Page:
Daily buzz: Why should Manziel care?

My impression of someone who hates Johnny Manziel explaining
why:

“I don’t know. I just don’t like him.”

Oh, they’ll point to his arrest. For Johnny Manziel
haters, his arrest and eventual conviction for producing a false
identification outside a College Station bar last summer is the Ark
of the Covenant against Manziel.

The reason that arrest is so important to people is that it is
one of the few “bad” things Manziel has done. Almost every other
Johnny Manziel story is basically, “Johnny went out drinking and
something interesting happened.”

For example, this last weekend Manziel went to a fraternity
party in Austin, Texas. This is not surprising, as he grew up a
Texas fan and Austin is awesome. I went to a fraternity party in
Austin myself once, and it remains one of the most surreal nights
of my life.

But the difference between me and Johnny Manziel is that Johnny
Manziel is a celebrity. He is a celebrity to an extent not
experienced by a college athlete since Matt Leinart was hanging out
with Jessica Simpson’s ex-husband in Los Angeles all those
years ago. We know Manziel is a celebrity because people take
pictures of him wherever he goes and post those pictures to the
Internet.

They talk about what he’s wearing, what he’s
drinking, what he may or may not have said and they get mad because
… oh … hmm … because, dammit, he’s not supposed to be
having this much fun. Doesn’t he know he’s supposed to
be miserable? That he’s supposed to have his nose in a book
or a playbook at all times?

Does he not understand that he is supposed to feel our righteous
wrath on his neck?

Well, he does not. He does not care. Johnny Manziel
doesn’t care that he’s not supposed to run around in
the pocket the way he does and he does not care if you think
he’s an a-hole for going to a frat party at Texas, for
getting the UT logo temporarily tattooed on his ribcage, for
hanging out with rappers, for taking classes online, for
complaining about College Station itself, for repeatedly
antagonizing his own fans, for flagrantly violating the law about
the legal drinking age.

And he does this, why? Because he can.

What are they going to do, suspend him? Ask him to transfer? Put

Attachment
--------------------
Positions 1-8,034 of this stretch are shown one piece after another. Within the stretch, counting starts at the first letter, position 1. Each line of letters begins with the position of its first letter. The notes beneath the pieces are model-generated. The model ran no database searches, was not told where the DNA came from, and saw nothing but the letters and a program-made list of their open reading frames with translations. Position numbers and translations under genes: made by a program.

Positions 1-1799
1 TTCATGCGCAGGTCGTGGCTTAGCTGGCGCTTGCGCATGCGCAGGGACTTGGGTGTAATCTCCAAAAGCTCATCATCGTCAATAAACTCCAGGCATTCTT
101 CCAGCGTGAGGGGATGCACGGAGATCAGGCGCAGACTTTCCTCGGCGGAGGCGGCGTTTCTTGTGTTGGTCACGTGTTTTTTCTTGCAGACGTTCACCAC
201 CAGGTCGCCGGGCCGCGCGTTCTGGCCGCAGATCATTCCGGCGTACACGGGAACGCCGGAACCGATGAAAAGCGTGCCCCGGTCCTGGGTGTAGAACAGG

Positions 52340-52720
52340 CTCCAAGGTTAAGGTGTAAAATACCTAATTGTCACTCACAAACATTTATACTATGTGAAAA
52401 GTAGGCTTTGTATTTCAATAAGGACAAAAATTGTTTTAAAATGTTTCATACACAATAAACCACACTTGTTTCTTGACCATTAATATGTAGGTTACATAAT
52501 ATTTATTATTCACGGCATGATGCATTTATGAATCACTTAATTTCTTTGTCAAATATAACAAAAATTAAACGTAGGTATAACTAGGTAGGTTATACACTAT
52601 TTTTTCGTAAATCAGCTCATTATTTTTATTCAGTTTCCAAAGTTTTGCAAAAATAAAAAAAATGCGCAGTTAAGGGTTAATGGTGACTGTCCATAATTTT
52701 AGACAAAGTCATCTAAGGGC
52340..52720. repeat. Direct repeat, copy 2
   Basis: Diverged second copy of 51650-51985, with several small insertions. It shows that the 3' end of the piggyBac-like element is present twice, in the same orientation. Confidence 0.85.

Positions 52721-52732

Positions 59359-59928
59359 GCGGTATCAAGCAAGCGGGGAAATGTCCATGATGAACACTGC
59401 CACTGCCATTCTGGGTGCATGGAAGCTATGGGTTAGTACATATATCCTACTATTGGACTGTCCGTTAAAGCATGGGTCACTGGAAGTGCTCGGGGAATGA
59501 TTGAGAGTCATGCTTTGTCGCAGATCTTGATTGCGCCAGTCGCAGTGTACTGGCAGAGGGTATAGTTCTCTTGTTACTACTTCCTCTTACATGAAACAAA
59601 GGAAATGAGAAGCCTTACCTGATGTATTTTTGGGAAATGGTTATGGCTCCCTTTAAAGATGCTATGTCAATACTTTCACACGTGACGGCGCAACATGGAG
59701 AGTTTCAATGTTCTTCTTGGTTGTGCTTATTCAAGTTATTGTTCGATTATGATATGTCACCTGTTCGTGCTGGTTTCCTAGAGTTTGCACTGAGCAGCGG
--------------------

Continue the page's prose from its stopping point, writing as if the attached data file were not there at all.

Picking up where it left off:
someone else in at quarterback?

Texas A&M can ask him to slow his roll, but it would be
asking for a favor. This is sports, baby. The only thing that ever
really matters in sports is wins and losses, and he’s got the
Heisman Trophy.

The man they call Johnny Football spent a fair portion of his
weekend on Twitter, responding to various “haters,” by
essentially pointing at the scoreboard.

 

 

And chasing off any fans who didn’t like seeing him at a
UT party.

 

You want to say Manziel wears the black hat, but it’s not
really true. He never harms anyone but himself, and you have to use
a fairly open-ended definition of “harm” if you even want to say
that. He isn’t so much a villain as he is the rich, cocky guy
from every teen movie that has ever been made.

Manziel is a mildly upsetting character who complains about the
spotlight but can’t seem to get enough of it. His case is not
entirely unlike that of some other celebrities whose crimes against
humanity have been minor, but who just have a way of rubbing people
the wrong way.

In case you’re wondering — yes, the Taiwanese already got
hold of Manziel’s frat party drama:

On to the links:

• And now, one of the
great sports leads of all time.

• The San Diego Chargers are
considering doing HBO’s “Hard
Knocks” in 2014.
That series, produced beautifully by NFL
Films, is popular with fans, but coaches tend to see it as a
nuisance and a distraction. Granted, this is partially because
football coaches see everything as a nuisance and a distraction,
but in this case that doesn’t seem like an unreasonable
position to hold.

The counter-argument has always been that the exposure will help
a franchise’s brand. Coaches and executives have long been
dubious to that, but this time it’s the Chargers’ brass
that is all for it and the players that are balking.

Look at this paragraph from the San Diego Union-Tribune:

“When presented with the possibility of the Chargers being
featured on ‘Hard Knocks,’ safety Eric Weddle jerked
his head back, scrunched his nose and said,
‘Why?’”

You do it for
the Emmys, Eric. The Emmys.

• Who’s up for a dunk?

• Yasiel Puig’s mom is gonna be so mad at him for
dirtying up his baseball pants for no reason.

• The New England Patriots are
experimenting with helmet cams on
quarterbacks.

And it’s about time. The communications technology inside
a quarterback’s helmet has not made any significant
advancement since they put radios in them way back in the ’90s.
I’d like to see a Vine feed getting published from inside
Robert Griffin’s helmet, but that may be wishful
thinking.

• Speaking of RG3, here he is getting an autograph from a
kid.

So there’s one autograph we can safely assume won’t
end up on eBay.

This is good to see, too, because it proves Redskins camp
can’t be all bad.

• Here’s a lady who’s just not that into
baseball.

• They inducted some long-dead people to the baseball Hall
of Fame this weekend, and it was
sparsely
attended.

• Here’s a 6-year-old kid going 5-for-5 with five
home runs (over two games). The fence is 120 feet away.

• At the U.S. Open of Surfing on Sunday in Huntington
Beach, Calif., things escalated quickly. I mean, that really got
out of hand fast.

Aren’t surfers supposed to be chill, bro?

Police settled everyone down with pepper spray, but the tone of
the weekend was established early, by this fight between a couple
of girls in bikinis.

• And finally, want to see a girl knock herself out with a
bouncy ball? Thought so.